Number of books I own - I've no idea - a couple of hundred, I think. Like my CDs and videos, my book collection fell victim to the most radical property-reduction mechanism known to man: divorce.
Last book I bought - The Plot Against America, by Phillip Roth. Amazing, absolutely brilliant. If you haven't read any of the stuff that Roth's been producing in the last few years, rectify this now. Extraordinary.
Last book I re-read - This was difficult; I'm not one for re-reading books or watching films over and over. I think the last book I re-read was The Catcher in the Rye - and that was a few years ago.
Five books that mean a lot to me - Argh! I'm rubbish at these things at the best of times and I feel I can't compete with people who put books about econometrics on their list. I suppose the books that mean the most to me are the ones that made a big impression on me when I was young.
One of these would be the one I listed as having re-read; The Catcher in the Rye, by JD Salinger. Every maladjusted teenager should read this to know they're not alone. Also brilliantly funny.
1984, by George Orwell. Absolute power corrupting absolutely in a dystopian near-future. The best critique of totalitarianism in the history of the world - ever. I love Orwell's distinctively British pessimistic socialism.
The Lord of the Flies, by William Golding. I read this around about the same time as the above two. Wrongly described as "Calvinistic", Golding's take on the human condition strikes chords and rings bells down the generations.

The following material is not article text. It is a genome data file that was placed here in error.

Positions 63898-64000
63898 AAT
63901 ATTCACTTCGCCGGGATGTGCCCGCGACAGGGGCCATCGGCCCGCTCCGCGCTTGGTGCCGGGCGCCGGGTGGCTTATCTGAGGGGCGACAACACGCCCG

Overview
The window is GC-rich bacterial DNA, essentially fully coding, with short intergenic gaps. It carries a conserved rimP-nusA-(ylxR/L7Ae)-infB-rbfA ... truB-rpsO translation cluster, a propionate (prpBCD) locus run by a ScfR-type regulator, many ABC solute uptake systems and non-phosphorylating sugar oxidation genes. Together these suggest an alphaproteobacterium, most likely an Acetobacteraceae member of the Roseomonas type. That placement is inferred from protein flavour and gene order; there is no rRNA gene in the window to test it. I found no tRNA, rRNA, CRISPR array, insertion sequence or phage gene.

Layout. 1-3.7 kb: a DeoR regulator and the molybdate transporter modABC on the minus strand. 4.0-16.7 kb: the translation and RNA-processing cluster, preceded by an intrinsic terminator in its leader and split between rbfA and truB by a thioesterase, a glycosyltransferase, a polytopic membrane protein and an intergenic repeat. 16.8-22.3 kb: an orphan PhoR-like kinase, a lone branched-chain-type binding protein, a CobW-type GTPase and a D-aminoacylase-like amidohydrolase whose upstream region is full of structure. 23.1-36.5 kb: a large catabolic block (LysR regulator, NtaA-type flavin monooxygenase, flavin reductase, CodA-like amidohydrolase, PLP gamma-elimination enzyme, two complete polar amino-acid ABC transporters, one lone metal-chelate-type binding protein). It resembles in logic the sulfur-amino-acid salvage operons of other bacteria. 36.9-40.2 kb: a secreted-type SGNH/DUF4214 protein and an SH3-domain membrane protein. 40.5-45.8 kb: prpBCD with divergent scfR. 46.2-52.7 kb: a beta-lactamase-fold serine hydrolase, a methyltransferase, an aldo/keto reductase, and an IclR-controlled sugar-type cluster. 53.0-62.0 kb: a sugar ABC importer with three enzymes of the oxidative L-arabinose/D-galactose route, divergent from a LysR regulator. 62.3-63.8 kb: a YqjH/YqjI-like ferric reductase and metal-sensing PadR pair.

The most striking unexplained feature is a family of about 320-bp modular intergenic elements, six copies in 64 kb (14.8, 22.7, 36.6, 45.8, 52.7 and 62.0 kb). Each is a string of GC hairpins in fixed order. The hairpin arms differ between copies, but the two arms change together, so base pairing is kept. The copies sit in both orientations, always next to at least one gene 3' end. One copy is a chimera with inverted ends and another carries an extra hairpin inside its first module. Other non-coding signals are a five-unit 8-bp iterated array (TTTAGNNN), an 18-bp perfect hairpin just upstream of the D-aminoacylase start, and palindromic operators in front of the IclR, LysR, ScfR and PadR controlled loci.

Reflections on the French Revolution, by Edmund Burke. I was brought up in a household where the assumption was that conservatives were conservative because they were either stupid or mean or both. Reflections helped me hear the liberal voice of British conservatism for the first time - and I think my understanding of conservatism in general improved immeasurably. As Conor Cruise O'Brien points out in his excellent introduction to the Penguin version, conservatives will often read Marx in the interests of understanding what their political opponents are thinking; it is to their loss that socialists are rarely acquainted with the key texts of conservatism such as this.
Herzog, by Saul Bellow. Extraordinary, beautiful - surely a contender for the great 20th century novel? Lines and paragraphs that leave you breathless. Heart-breaking, funny and true observations on this world of ours - especially for those of us who, like Herzog, have had the soul-tearing experience of separating from the mother of our children.